Several years ago on my journey to find a farm I'd set my eyes on a place in the hills of North Carolina. Actually, I should say, valleys of North Carolina. Vale Crucis to be exact. A picturesque 20 acre farm situated on a hillside. It had been an alpaca farm. The owners built a specific structure with living space above and alpaca quarters below. Warm summer days plus piles of alpaca poop adds up to ripe aromas, right? Didn't they know that architectural design went back centuries and had been dispensed with because the residents of those living areas couldn't survive mother earths perfumes? Yep, they knew it.
They had plenty of money when they built the place to incorporate elaborate fans and exhaust plans so that they would only be consumed with alpaca cuteness...nothing else. It was a glorious place. At the time I really had my sites set on it. Am I glad today it didn't work out? You betcha. A switch to farming was a shock to my financial reality as it was without saddling myself with more debt and less land to farm.
|Not just any working clothes...the FLARE is there!|
The reason I'm sharing this with you is at the time this was all going down a friend of mine said, "oh, your going to farm where the farmers wear lace". Mind you, I'd never farmed before. I spent my first adult life very conscious of fashion. I loved clothes and all the adornments. For some reason at that moment I defended the honor of all female farmers before me and those yet to find their way. My head spun toward him and I said, "...and why not?" Why just because we farm would folks assume "lace" was not normal? Maybe it was a path I would soon discover. Maybe it was a bra about to be burned?
Now, several years later as I speak from the tractor seat I have a much better understanding of the roots of such perceptions. No, lace isn't a farm worthy fabric this is true. There are certain realities in farming that become the "fabric" of your day. Utility takes precedent over frills. You wear things that are tear resistant, wash hardy (they get washed ALOT), weather protective and last but not least you look for quality in what you wear more then ever before...your clothes have to stand up to hard wear and tear. Your adornments are chosen by need not complimentary color or bling. Your gloves are where you can most easily access them, your cell phone is where it won't fall out as your bending over or hurling bales of hay and your boot socks are usually chosen by what's not currently covered in mud!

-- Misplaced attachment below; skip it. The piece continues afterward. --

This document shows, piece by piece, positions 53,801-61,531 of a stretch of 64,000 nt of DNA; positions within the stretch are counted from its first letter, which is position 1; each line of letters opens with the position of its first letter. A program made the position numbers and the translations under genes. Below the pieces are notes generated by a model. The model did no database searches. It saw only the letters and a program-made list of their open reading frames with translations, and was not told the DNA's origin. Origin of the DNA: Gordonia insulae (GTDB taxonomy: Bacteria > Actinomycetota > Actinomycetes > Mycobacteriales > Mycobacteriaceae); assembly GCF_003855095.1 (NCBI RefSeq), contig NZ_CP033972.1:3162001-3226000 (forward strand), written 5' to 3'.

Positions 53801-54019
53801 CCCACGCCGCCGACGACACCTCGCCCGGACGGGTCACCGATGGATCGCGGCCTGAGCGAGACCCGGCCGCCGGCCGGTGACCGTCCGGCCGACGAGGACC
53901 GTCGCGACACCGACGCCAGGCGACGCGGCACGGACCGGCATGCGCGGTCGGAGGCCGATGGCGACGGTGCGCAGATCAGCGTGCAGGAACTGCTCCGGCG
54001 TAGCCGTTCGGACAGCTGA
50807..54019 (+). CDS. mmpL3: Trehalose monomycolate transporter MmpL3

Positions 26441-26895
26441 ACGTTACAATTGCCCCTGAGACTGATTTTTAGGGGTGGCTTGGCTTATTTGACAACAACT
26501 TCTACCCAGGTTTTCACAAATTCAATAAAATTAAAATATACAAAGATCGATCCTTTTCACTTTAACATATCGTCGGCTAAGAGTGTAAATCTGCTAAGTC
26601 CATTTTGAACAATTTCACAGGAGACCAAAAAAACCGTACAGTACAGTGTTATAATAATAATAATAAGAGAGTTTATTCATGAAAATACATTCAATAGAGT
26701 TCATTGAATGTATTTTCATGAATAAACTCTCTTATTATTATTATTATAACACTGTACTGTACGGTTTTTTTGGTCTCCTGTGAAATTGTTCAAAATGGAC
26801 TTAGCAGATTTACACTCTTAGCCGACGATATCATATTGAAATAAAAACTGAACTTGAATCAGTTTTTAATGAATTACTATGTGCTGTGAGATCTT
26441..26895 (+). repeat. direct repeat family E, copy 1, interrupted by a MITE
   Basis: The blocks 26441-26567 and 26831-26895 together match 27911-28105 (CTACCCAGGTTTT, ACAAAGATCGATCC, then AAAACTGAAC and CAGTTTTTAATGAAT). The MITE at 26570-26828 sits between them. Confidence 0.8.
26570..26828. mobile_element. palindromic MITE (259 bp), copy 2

So, again back to why I'm writing this today...my female (and male) farming friends have found their own individual way to express their fashionable side. Our designers are different and we probably pick up our farm seed at the same place we choose some of our clothing. It doesn't matter, I want you to know the farmer fashionista does exist. We just have our own standards to go by. As I've said before, don't ever underestimate what's under those Carharts!